Those symptoms were inclusive of prespecified symptoms such as mental cloudiness, fatigue, and mood change (11.2%) and symptoms that were not prespecified such as sensitivity to smell, visual impact, pressure and/or tightness, anatomical pain, eye pain, neck pain, dizziness, allodynia, inactivity, sensory and/or sleep disturbance, speech difficulty, and multiple and/or other symptoms (5.1%).

More than 90% of patients reported no change in severity level of their most bothersome symptom at the end of the 28-day screening period (91.3%, 93.7%, and 92% in the eptinezumab 100- and 300-mg and placebo groups, respectively). This result indicated that the ranking of each patient-indicated most bothersome symptom was stable prior to treatment.

At 12 weeks, “much” or “very much” improvement in patient-indicated most bothersome symptom was reported by 53% of patients in the eptinezumab 100-mg group (a 19% difference from the placebo group) and by 61% of patients in the eptinezumab 300-mg group, a 27% difference from the placebo group, and by 34% of the placebo group. A higher percentage of those treated with eptinezumab reported either much or very much improvement in their most bothersome symptom as early as week 4 (45%, 47%, and 29% in the eptinezumab 100- and 300-mg groups and placebo group); rates increased for all treatment groups following the second dose.

Within 4 weeks of the second dose at week 16, much or very much improvement was noted by 58%, 65%, and 36% of patients in each group, respectively. By 20 weeks after the second dose — week 32 — the percentage of patients indicating improvement in their most bothersome symptom was similar to the rates observed at week 24.

Patient Global Impression of Change (PGIC) responses at the population level were similar to patient-identified most bothersome symptom at each timepoint. By week 12, 52% and 64% of patients in the eptinezumab 100-mg and 300-mg groups reported much or very much PGIC improvement — a 14% and 26% difference, respectively, from the placebo group.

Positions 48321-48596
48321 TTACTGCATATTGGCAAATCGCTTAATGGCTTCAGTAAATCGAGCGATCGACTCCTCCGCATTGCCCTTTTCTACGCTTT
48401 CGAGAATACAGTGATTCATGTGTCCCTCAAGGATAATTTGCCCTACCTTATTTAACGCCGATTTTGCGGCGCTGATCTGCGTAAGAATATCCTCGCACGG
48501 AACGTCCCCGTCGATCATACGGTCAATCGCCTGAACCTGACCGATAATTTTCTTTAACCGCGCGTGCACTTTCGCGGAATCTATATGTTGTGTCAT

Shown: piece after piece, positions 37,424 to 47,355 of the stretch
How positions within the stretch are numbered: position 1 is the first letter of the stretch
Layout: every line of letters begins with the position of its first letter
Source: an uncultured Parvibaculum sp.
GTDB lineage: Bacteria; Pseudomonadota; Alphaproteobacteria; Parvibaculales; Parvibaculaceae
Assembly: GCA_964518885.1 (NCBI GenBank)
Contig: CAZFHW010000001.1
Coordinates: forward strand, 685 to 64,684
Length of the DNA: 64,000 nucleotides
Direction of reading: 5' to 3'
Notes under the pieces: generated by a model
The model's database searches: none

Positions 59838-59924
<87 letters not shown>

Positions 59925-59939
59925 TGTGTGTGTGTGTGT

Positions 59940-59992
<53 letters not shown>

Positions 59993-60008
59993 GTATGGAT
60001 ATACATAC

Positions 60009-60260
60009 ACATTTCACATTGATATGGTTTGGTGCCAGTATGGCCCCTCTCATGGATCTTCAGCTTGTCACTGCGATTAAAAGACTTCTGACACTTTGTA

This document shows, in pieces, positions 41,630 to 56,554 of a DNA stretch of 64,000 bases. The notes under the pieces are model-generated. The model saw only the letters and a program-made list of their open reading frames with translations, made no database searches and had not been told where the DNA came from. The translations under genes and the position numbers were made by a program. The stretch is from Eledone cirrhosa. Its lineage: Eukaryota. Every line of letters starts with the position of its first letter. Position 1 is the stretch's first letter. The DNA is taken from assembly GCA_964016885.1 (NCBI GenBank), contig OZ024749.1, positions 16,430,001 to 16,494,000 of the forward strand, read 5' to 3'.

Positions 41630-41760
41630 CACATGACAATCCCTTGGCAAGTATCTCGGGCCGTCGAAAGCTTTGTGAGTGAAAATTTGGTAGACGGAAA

By week 4, PGIC responses and patient-identified most bothersome symptom measures were “exactly the same” for 75.1% of the study population; 95.9% of patients had responses that “differed by no more than 1 category.” Results remained similar at weeks 12 and 24 (75.5% and 78.8%, respectively), while 97.2% and 96.6% had responses that differed by no more than 1 rating category.

Severity scores correlated strongly at each timepoint, with higher correlation coefficients than for the relationship between changes in monthly migraine days and PGIC scores.

Study limitations include the small sample size for most symptom categories identified in PROMISE-2, making it “not feasible” to evaluate the impact of eptinezumab therapy on specific symptoms.

“Patients treated with eptinezumab reported greater improvement in the severity of their [patient-indicated most bothersome symptom] than did patients who received placebo,” the researchers concluded. “These findings underscore the importance of evaluating outcomes beyond headache duration and frequency in patients with [chronic migraine].”

Disclosure: This clinical trial was supported by Lundbeck Seattle BioPharmaceuticals, Inc. Please see the original reference for a full list of authors’ disclosures.

Reference

Lipton LB, Dodick DW, Ailani J, McGill L, HIrman J, Cady R. Patient-identified most bothersome symptom in preventive migraine treatment with eptinezumab: a novel patient-centered outcome. Headache. 2021;61(5):766-776. doi:10.1111/head.14120

This article originally appeared on Clinical Pain Advisor